Politeness that makes the situation awkward. Nobody will willingly admit racism, but they will gladly mutter it to one another.


I had a client yesterday say to me, "I don't mean this to sound bad, but everybody involved was Black..."

It is absolutely everywhere.

improbus
07-10-2007, 12:28 PM
I had a client yesterday say to me, "I don't mean this to sound bad, but everybody involved was Black..."

It is absolutely everywhere.

It's a very polite strand of racism, which might be worse than an overtly hostile one because in the end, you never know who is and who isn't.

camisadelgolf
07-10-2007, 03:13 PM
"I'm not racist, but . . . "

I can't believe how often I hear that.

OldRightHander
07-10-2007, 03:39 PM
When I was single, I never paid attention to racism, but since I've been married I am more apt to notice it more. It's very subtle, but people still look at mixed race couples differently, just an odd glance here and there.

Ltlabner
07-10-2007, 04:46 PM
When I was single, I never paid attention to racism, but since I've been married I am more apt to notice it more. It's very subtle, but people still look at mixed race couples differently, just an odd glance here and there.

This is likely too close to peanut gallery stuff, but does an odd glance imply racism?

Just resonding to that one comment. I'm sure it's a far more complex situation than just the one line in your post, but there may be many other explinations besides racism.

Dom Heffner
07-10-2007, 05:36 PM
This is likely too close to peanut gallery stuff, but does an odd glance imply racism?

I think when it happens to you, you have a pretty good idea when it's real.

Ltlabner
07-10-2007, 05:54 PM
I think when it happens to you, you have a pretty good idea when it's real.

I'm not disputing that at all. Like I said in my original post, those situations are too complex to discribe in a simple sentence on an internet forum so it's easier to just say, "we get funny looks". Having never interacted with ORH I don't know his background so I'd be an idiot to deny that he's ever experienced racisim.

I was just pointing out that getting a funny look doesn't have to mean it's racism. If it's a funny look in the middle of a cocktail party, a job interview or golf match, then yea, likely that person has issues. That is, you can put said look into context because you are interacting with that other person and can likley sort out their adgenda from what they say, how they say it, etc. and give some meaning to the "funny look".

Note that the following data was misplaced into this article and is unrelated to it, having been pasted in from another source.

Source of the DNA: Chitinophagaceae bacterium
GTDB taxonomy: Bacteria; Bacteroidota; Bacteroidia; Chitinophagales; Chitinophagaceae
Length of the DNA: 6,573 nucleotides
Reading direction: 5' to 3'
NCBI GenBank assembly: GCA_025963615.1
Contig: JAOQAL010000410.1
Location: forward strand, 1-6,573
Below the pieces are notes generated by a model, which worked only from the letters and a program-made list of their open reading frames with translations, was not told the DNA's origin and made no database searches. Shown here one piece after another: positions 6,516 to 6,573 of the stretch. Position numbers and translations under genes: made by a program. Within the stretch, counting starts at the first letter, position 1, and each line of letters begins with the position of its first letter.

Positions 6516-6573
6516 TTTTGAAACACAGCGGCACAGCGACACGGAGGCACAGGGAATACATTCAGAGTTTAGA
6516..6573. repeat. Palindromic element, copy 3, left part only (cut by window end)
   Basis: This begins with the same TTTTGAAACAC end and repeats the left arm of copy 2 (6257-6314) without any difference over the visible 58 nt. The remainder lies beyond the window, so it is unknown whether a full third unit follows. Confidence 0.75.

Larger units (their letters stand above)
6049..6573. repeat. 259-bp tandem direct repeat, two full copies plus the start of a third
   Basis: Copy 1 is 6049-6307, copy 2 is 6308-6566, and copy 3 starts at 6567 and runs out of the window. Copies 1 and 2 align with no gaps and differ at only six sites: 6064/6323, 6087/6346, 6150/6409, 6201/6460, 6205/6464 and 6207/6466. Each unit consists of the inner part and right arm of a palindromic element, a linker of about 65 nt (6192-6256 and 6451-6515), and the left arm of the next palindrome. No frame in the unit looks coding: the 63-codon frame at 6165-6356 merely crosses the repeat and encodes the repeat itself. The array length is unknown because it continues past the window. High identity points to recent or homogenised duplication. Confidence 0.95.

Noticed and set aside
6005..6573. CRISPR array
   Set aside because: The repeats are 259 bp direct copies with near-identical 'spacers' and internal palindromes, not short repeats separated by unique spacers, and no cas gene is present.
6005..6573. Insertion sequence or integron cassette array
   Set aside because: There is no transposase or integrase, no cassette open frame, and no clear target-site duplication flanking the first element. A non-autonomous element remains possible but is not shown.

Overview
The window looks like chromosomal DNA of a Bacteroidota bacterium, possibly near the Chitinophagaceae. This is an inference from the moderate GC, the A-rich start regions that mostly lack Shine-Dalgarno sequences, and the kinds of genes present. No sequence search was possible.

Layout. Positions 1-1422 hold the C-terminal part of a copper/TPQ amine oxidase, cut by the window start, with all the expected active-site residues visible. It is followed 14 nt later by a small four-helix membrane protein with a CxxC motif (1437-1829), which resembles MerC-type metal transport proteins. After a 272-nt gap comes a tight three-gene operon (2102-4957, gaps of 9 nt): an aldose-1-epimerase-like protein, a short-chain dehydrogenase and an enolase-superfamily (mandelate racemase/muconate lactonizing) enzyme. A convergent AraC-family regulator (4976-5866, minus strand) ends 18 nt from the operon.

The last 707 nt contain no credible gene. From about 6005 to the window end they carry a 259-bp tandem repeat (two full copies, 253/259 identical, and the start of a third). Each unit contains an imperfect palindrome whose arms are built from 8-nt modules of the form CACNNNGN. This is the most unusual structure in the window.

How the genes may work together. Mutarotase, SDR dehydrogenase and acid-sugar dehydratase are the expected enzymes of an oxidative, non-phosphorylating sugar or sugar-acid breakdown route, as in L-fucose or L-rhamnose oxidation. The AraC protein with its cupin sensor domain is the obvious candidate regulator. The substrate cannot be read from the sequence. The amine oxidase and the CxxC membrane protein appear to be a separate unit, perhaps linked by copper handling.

But if it's a funny look walking down the street it could be anything really. Maybe ORH has a horrable toupee? Maybe Mrs. ORH is 6'5" and Mr. ORH is 5'2" ? Maybe ORH's fly is open? Maybe he has BO? Maybe he's got spinich in his teath? Maybe Mrs ORG wears makeup like the lady from the Drew Carry show? There's a million reasons why someone would give you a funny look.

Redsfaithful
07-10-2007, 07:05 PM
5) HS sports matter, BIG TIME. People care about Moeller, Elder, X, Colerain, etc... In Columbus, we just don't care. We're too busy going to one of our thousands of malls.

Maybe it just depends on the crowd you hang out with, but high school sports in Columbus always seemed like a pretty huge deal to me. I agree that it doesn't approach Cincinnati levels, but I also wouldn't say Columbus doesn't care. I've been to quite a few standing room only football games in Columbus.

Reds Freak
07-10-2007, 07:16 PM
Maybe it just depends on the crowd you hang out with, but high school sports in Columbus always seemed like a pretty huge deal to me. I agree that it doesn't approach Cincinnati levels, but I also wouldn't say Columbus doesn't care. I've been to quite a few standing room only football games in Columbus.

There had to be an Ohio State recruit involved for a standing room only high school crowd...